I bought this game specifically for this review because I managed to get a US copy boxed with manual for £6 including postage, and at that price I have to admit I am incredibly happy with this game. There are a few copies online now knocking around the £8 to £12 figure for boxed US copies. As for UK PAL versions though they seem to be few and far between with people asking up to £25 for a cart alone. This game is an easy import it played on my modified machine and through a regular cheap converter with no issues at all so it might even be cheaper to get a boxed copy and a cheap import converter rather than go PAL.

150 SNES games reviewed #34: Power Drive

When I buy retro games they tend to belong to one of three categories. They are games which I owned as a kid and want to get again because I have fond memories of them, games I remember friends owning and which I have fond memories of playing at their houses, or are games which I can get cheap and figure what the heck I will give it a bash.

Today’s game comes from the second category. I had quite a few friends at school and all of them owned one console or another, but the most owned console was probably the SNES. Not everyone had the same taste in games though. So sometimes when I would go to visit a friend’s house I would get to play a game that I otherwise wouldn’t have got to try. One particular friend was mad on sports – cricket, football, boxing, motor racing – and unless it was a crazy sports related title like Punch-Out!!, he would have it.

One day when I went round he had a new game, one I hadn’t really heard much about and that game was Power Drive. The first thing I noticed on its case was that it was published by U.S Gold, but at the time I had never heard of the developer Rage Software.

U.S. Gold was founded in Birmingham in  1984 as the publishing division for a software distribution company called Centresoft. Its primary reason for existence was to republish popular US computer games in the UK. For ZX Spectrum and Amstrad CPC users the U.S. Gold logo became a big part of our lives. U.S. Gold no longer exists and nor does Rage Software. Rage’s first title, Striker, sold more than one million copies and established Rage as a major creative force in the interactive entertainment industry. But ironically the very thing that started them off – a football title – would ultimately be its undoing. In 2000, Rage began to expand into publishing. Due to a long run of games that did not sell as expected, the lack of sales and costs associated with their  David Beckham franchise tends to be considered to be what ultimately led to the company going bankrupt in 2003.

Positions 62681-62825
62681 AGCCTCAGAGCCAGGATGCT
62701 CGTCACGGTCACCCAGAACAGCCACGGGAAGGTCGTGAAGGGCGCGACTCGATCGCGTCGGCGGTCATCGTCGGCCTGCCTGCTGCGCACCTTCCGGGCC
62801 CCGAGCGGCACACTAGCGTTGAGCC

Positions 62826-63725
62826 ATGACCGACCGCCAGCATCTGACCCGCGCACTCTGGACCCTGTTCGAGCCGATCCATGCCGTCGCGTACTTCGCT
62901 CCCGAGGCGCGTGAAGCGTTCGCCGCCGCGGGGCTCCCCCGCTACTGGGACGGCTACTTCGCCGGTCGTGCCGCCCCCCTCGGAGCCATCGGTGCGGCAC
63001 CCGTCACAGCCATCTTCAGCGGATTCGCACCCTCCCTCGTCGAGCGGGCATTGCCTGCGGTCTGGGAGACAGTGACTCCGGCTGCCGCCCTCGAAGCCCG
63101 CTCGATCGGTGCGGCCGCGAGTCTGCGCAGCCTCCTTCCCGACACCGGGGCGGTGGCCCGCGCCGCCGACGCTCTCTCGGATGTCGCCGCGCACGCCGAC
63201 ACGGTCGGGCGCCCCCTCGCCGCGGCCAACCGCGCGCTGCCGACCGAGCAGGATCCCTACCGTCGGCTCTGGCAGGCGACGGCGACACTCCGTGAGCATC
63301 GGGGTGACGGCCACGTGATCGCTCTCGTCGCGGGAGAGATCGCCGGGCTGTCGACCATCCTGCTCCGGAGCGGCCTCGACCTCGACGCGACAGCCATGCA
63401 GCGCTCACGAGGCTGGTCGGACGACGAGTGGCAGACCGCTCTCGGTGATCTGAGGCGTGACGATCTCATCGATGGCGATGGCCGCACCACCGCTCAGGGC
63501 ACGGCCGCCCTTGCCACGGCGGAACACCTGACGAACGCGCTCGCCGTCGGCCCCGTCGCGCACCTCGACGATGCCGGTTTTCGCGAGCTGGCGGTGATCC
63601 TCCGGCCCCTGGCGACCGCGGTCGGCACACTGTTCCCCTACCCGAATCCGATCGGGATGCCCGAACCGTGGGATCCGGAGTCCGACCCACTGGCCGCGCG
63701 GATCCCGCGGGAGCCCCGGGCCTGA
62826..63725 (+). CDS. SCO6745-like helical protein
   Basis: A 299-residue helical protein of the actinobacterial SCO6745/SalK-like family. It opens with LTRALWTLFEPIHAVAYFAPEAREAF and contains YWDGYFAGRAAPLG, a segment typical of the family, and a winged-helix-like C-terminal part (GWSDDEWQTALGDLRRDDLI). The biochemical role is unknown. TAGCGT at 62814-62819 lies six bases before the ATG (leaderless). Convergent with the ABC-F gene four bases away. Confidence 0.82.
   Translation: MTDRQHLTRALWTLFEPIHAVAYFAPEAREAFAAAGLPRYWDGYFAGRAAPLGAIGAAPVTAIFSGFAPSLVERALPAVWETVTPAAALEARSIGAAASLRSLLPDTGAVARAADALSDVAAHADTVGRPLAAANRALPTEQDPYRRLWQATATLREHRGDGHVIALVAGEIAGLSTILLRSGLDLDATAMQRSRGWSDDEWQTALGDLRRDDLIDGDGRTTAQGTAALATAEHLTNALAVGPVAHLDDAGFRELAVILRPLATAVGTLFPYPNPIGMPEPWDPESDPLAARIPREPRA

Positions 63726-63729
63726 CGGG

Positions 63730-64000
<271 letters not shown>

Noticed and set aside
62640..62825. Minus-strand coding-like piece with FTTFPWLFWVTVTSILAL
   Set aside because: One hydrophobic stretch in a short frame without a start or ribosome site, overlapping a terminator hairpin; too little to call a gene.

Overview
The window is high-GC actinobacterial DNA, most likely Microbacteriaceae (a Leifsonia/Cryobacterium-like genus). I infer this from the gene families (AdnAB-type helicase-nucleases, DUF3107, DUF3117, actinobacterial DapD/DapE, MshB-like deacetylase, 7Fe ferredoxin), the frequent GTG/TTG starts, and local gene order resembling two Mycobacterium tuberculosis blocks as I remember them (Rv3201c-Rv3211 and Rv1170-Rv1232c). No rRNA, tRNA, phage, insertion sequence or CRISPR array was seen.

When my friend popped Power Drive into the cartridge slot I have to admit that it was nothing like what I expected. Putting it simply Power Drive is an arcade racing game based around rally driving. There is not a great deal of opening presentation to the game, you pick your car from an initial choice of two and then you start your career.

The graphics are isometric, you can see the whole of your car almost as if its a remote control car that you’re looking down at. This might seem to be a little basic at first but with the tricks under the game’s bonnet such as full sprite rotation and super smooth screen scrolling in every direction you soon realise that what looks on paper like average graphics actually look a hell of a lot better when moving. There are a few tiny issues with screen flicker but this mostly happens when the arrows that warn you of upcoming turns appear over the top of other objects. It’s only a momentary issue and you can still tell what direction the arrow is pointing so it doesnt really affect your game. There are night levels, and the following might sound like a strange thing to praise but the car’s headlights are handled brilliantly. Both of the headlight beams are animated separately, which just looks brilliant. The two lights overlap each other and it’s just a brilliant little touch which I can’t help but mention. That’s enough about the cars and their headlights, it’s time to talk about the backgrounds. They at first seem a little bit basic. The tracks and the scenery both look a little plain at first but they are full of subtle little details which take into account the characteristics of the country you are in.